It was highlighted during a panel discussion in the first of the two IELCART sessions, that one of the main challenges in performing clinical trials of early-stage lung cancers is reliably identifying the high-risk cases that would not be cured with surgical resection alone. Therefore, a critical component is to identify those stage I cancers that are at higher likelihood for recurrence. Two observations that have now been reported to be associated with a higher recurrence rate include lymphovascular invasion and spread through airspaces. The panel discussions identified numerous possible approaches for this identification, including blood-based markers, molecular pathology evaluation, immunophenotyping, clinical factors, and radiologic features. Ultimately moderator Nasser Altorki, MD, and panelists Harvey Pass, MD; Ignacio Wistuba, MD; Christopher Amos, PhD; and Matthijs Oudkerk, PhD, MD; agreed that considerable work remains to be done, and they noted that there is no leading approach at this point. PET scanning was also considered, but it was felt to be too unreliable for smaller lesions, and in the context of a clinical trial for stage I lesions, obtaining this examination would add an extra layer of complexity. The panel ultimately concluded that the simplest measure, tumor volume doubling rate, is at this time the most reliable approach; however, obtaining two high-quality time-separated CT scans also has challenges. The second session focused specifically on the feasibility of performing clinical trials for stage I disease, including a discussion of the ADAURA trial, which included patients with IB-IIIA disease. The panel discussion was led by James Mulshine, MD, and included: Fred Hirsch, MD, PhD; Phillip Dennis MD, PhD; Roy Herbst, MD, PhD; and Natasha Leighl, MMSC, MD. The discussion centered on the potential design of such a trial, acknowledging the already high cure rates for stage I disease. The possibility of performing a basket or umbrella trial where multiple targets were identified was a strong consideration, as this type of trial has already been shown to have great success in the context of squamous cell lung cancer. Here, the need to identify those patients at high risk for recurrence who will also have targets for treatment was the main consideration. The challenge of delaying surgery in the neoadjuvant setting was felt to be an important barrier to enrollment. Overall, the panel agreed that an adjuvant trial would likely be better able to accrue, but the information that could be added in the neoadjuvant setting would be useful. The consensus for the group was that a trial focusing on early-stage disease would be highly useful, although there are logistical challenges that would have to be effectively addressed.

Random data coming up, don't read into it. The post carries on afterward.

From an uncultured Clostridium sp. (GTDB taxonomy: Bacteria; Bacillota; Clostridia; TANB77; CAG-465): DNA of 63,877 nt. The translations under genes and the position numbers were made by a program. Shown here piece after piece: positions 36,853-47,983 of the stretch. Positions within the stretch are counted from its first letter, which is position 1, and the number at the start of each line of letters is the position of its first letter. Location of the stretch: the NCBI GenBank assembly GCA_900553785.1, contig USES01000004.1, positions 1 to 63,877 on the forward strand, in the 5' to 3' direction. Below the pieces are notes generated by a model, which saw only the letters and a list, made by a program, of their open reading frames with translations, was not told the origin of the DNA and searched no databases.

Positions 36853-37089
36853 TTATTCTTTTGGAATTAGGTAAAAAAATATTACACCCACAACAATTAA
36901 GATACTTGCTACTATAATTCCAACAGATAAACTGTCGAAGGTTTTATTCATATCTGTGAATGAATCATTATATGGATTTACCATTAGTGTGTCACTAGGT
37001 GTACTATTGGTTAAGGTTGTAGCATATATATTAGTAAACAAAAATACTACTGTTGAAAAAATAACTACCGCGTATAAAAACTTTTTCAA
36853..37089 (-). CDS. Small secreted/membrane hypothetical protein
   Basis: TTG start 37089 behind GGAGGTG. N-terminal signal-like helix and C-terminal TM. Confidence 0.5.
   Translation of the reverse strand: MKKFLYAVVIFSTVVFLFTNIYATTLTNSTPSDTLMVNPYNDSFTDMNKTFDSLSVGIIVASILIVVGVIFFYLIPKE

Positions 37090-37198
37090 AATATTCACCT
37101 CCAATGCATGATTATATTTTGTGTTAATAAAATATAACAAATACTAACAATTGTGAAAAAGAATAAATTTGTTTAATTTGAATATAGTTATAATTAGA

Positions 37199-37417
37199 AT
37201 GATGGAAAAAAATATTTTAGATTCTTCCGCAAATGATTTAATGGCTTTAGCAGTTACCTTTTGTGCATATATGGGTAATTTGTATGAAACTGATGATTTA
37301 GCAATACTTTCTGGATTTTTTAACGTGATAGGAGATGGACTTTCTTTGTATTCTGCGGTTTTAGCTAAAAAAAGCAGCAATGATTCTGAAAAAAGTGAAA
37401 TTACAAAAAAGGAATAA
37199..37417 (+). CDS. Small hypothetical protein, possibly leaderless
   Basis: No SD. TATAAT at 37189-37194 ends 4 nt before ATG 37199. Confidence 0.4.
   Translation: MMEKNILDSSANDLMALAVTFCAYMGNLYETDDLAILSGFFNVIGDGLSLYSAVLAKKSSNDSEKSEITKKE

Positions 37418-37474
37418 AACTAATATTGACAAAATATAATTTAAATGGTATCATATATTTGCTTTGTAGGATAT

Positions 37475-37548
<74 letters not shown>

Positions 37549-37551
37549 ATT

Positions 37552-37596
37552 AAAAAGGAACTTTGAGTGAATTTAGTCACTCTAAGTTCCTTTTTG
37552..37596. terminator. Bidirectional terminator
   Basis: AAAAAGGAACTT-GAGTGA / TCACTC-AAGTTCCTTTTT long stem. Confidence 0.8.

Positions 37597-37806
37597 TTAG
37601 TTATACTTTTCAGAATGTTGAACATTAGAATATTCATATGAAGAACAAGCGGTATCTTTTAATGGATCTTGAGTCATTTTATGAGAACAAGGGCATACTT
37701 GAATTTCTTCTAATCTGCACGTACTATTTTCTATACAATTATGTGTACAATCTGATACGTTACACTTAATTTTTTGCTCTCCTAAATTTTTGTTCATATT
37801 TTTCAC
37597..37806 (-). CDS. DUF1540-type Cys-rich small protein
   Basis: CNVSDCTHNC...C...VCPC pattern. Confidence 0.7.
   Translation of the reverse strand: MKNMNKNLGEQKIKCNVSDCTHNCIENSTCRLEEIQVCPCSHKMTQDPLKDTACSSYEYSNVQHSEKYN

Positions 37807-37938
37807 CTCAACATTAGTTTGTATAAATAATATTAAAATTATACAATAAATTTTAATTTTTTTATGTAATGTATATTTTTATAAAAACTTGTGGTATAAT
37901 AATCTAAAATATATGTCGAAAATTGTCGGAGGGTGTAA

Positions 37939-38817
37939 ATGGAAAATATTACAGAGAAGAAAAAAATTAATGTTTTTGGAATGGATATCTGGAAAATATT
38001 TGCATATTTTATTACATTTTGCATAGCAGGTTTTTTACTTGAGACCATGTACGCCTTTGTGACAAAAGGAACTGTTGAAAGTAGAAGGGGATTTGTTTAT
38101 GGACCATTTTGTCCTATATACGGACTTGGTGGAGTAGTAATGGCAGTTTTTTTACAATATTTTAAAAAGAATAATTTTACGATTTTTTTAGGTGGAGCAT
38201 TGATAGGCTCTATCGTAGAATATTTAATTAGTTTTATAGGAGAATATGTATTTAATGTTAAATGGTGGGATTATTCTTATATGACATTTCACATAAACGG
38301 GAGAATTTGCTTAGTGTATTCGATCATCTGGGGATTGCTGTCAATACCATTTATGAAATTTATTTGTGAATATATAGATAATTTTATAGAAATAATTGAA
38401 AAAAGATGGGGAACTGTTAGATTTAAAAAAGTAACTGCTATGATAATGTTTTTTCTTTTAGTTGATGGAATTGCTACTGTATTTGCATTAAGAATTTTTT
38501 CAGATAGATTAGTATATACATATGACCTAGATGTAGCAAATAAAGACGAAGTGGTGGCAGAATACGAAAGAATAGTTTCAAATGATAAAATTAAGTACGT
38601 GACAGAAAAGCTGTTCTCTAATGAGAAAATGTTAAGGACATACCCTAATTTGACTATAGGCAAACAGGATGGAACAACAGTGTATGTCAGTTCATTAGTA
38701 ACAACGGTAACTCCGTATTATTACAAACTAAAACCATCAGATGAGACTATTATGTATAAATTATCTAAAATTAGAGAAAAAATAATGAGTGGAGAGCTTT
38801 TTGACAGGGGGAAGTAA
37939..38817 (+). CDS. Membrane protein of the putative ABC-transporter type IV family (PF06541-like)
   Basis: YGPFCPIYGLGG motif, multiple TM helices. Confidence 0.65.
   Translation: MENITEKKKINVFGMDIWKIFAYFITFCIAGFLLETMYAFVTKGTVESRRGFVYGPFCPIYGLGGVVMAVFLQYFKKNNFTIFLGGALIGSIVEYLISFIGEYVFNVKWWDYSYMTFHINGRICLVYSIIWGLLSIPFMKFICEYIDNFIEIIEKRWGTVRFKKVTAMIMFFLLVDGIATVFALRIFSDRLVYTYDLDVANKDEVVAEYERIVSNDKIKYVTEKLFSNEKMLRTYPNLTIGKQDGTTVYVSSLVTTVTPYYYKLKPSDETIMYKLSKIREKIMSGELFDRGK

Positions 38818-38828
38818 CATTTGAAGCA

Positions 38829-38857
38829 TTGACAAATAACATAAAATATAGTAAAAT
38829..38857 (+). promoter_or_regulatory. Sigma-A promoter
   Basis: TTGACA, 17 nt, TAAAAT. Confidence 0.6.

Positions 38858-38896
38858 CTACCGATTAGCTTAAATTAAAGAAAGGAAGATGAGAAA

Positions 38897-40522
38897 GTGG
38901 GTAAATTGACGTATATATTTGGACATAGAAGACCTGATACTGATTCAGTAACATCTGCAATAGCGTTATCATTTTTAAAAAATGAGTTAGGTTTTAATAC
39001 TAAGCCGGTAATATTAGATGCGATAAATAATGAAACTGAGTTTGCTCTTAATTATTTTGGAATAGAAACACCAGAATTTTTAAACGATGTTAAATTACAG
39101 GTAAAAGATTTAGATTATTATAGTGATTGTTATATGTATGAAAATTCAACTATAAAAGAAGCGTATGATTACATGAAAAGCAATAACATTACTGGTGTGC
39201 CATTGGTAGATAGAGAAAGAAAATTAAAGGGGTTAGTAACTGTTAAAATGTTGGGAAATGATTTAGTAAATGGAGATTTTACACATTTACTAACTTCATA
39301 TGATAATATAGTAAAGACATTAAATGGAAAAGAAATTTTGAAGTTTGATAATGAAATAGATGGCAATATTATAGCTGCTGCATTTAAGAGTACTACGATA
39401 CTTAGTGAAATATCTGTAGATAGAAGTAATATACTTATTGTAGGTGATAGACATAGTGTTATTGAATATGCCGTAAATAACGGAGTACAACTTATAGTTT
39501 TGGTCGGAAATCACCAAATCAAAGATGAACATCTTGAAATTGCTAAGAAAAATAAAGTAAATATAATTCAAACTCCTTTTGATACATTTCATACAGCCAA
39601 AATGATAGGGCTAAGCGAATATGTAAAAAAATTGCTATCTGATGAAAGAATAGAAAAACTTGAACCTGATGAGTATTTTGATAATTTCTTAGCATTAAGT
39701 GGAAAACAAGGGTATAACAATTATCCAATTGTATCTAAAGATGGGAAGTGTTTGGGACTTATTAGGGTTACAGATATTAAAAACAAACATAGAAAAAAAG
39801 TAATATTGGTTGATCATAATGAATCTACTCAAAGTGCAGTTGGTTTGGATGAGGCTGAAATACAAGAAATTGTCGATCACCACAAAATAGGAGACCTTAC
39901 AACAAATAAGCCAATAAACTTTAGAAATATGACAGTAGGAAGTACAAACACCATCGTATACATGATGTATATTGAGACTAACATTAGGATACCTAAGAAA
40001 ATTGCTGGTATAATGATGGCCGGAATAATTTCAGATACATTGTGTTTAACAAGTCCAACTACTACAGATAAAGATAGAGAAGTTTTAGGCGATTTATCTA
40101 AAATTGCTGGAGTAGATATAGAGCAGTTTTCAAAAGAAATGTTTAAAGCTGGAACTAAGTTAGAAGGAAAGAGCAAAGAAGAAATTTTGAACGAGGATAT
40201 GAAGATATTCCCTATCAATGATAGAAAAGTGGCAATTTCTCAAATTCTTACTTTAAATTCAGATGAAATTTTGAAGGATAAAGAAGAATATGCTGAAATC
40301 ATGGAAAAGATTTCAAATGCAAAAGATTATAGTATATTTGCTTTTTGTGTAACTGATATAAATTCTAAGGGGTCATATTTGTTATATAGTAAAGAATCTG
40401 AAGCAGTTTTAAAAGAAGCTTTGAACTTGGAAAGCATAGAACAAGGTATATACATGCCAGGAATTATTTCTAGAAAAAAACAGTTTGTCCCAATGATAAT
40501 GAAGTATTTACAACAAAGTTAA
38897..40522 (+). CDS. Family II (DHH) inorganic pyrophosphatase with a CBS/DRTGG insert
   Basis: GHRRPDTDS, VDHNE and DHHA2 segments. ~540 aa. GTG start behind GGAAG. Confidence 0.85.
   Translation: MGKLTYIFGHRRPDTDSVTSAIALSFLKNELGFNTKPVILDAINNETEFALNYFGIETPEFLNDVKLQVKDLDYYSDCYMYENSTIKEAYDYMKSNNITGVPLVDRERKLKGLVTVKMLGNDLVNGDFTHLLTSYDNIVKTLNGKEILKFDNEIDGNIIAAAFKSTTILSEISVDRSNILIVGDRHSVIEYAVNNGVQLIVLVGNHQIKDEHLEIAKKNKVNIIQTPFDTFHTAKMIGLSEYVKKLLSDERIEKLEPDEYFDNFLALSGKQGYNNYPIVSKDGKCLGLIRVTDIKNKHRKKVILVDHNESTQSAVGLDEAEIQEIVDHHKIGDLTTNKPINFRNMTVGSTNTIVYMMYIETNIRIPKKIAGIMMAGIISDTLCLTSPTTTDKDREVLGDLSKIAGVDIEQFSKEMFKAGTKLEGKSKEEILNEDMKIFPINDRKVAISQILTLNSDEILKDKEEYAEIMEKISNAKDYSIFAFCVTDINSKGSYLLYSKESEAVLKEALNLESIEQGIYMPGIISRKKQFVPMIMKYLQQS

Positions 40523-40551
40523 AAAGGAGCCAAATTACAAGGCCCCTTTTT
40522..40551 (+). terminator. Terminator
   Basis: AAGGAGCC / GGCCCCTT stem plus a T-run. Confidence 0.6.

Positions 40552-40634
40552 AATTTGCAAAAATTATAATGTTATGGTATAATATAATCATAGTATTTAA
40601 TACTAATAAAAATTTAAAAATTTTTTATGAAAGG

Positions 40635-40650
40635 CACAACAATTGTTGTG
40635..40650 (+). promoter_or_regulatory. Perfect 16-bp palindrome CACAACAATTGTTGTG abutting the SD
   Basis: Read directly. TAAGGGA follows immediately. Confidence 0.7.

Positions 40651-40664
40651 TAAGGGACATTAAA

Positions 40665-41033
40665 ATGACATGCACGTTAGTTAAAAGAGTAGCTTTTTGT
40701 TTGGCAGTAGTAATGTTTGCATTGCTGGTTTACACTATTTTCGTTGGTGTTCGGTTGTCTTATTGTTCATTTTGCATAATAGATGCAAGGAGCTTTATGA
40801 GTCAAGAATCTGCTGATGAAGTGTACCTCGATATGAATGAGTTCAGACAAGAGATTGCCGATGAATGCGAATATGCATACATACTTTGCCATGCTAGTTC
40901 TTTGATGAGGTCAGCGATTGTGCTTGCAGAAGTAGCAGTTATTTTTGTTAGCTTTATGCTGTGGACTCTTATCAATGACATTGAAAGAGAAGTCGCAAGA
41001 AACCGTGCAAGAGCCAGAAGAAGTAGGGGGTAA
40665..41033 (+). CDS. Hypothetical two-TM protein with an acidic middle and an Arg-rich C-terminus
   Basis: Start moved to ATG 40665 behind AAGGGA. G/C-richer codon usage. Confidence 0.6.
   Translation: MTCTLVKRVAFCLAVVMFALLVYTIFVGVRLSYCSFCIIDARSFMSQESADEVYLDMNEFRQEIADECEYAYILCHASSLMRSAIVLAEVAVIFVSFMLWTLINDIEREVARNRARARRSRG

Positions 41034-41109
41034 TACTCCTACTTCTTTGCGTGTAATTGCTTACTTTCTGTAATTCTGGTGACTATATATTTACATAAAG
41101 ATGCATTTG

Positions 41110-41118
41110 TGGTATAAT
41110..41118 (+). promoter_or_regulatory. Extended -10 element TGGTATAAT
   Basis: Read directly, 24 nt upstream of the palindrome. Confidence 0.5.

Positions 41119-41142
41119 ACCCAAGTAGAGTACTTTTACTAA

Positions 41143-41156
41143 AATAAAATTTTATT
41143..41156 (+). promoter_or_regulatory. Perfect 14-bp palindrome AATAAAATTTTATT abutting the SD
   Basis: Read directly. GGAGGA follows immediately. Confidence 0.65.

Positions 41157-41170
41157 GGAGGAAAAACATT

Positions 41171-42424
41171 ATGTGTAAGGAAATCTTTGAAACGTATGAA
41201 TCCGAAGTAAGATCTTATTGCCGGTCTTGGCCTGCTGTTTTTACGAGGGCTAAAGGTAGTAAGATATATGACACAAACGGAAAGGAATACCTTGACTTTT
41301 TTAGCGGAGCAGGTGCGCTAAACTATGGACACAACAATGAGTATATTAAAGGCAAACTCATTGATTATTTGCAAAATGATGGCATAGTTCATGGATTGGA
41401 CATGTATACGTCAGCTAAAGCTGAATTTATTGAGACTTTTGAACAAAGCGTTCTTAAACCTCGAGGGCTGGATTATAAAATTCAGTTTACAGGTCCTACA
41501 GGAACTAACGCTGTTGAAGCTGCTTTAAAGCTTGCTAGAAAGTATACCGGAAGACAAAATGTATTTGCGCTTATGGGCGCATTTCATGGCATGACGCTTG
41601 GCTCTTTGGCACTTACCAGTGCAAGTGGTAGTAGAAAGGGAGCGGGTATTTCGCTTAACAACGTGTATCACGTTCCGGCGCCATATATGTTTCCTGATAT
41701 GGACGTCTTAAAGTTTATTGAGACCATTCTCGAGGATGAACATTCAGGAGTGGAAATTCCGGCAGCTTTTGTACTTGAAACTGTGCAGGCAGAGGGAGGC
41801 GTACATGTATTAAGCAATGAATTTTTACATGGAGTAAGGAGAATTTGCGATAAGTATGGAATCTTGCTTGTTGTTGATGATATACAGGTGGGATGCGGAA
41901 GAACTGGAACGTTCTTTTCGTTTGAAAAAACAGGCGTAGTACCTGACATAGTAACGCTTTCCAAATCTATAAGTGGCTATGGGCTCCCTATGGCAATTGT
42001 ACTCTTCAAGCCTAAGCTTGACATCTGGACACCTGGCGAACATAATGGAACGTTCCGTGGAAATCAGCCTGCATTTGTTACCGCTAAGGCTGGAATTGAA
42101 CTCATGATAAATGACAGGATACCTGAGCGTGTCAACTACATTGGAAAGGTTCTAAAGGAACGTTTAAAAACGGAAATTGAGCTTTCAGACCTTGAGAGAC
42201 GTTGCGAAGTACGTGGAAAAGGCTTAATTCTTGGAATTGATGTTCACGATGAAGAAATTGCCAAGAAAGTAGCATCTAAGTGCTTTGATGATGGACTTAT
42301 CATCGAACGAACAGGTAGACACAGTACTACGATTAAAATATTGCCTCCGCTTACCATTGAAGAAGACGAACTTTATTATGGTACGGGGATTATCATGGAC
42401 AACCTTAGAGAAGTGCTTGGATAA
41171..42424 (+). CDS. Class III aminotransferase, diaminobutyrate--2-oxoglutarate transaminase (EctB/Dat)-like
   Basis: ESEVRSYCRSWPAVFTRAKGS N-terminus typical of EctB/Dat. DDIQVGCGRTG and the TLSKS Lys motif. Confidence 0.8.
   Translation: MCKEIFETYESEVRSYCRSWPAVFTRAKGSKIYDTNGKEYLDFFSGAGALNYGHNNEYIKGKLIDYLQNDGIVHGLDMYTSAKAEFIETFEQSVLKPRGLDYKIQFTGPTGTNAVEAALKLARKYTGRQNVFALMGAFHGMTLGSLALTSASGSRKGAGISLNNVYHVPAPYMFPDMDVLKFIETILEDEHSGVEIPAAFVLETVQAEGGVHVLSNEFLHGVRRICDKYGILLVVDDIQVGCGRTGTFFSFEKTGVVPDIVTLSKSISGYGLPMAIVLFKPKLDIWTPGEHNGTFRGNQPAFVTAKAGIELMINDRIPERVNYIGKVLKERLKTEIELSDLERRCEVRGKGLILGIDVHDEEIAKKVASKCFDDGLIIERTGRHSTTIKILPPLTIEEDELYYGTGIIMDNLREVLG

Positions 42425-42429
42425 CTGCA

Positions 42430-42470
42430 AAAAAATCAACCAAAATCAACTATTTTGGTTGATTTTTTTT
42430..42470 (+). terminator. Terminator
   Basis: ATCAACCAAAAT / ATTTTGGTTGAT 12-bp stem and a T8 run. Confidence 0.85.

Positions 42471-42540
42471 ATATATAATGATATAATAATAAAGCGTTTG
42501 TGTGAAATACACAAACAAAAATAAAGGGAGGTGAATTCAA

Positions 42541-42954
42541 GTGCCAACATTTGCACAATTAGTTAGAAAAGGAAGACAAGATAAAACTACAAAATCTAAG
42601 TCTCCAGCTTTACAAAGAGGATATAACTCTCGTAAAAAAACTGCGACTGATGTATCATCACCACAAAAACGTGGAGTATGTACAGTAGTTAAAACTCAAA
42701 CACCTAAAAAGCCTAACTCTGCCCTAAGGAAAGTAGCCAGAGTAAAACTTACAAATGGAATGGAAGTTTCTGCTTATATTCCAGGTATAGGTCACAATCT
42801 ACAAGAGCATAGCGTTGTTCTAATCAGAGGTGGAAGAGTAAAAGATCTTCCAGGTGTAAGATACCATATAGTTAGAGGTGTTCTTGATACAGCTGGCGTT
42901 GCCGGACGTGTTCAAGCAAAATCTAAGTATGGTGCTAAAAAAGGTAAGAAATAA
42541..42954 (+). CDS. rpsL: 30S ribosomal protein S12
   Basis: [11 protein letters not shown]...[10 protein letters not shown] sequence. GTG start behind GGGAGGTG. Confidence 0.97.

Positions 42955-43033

The date for the next IELCART meeting is to be determined. We will be continuing discussions on approaches to identify those stage I lung cancers likely to recur, including an update of the review of the already accrued data as well as a review of approaches published by other groups. We will also continue discussions regarding moving forward with a clinical trial and will be inviting potential sponsors to attend. IELCART remains open for those who wish to join the collaboration.
Disclosure: Dr. Yankelevitz is a named inventor on multiple patents and patent applications related to the evaluation of chest diseases, including measurements of chest nodules. He has received financial compensation for the licensing of these patents. In addition, he is a consultant and co-owner of Accumetra, a private company developing tools to improve the quality of CT imaging, and is on the medical advisory board of Carestream, a company that develops radiography equipment and has consulted for AstraZeneca, Genentech, and Pfizer.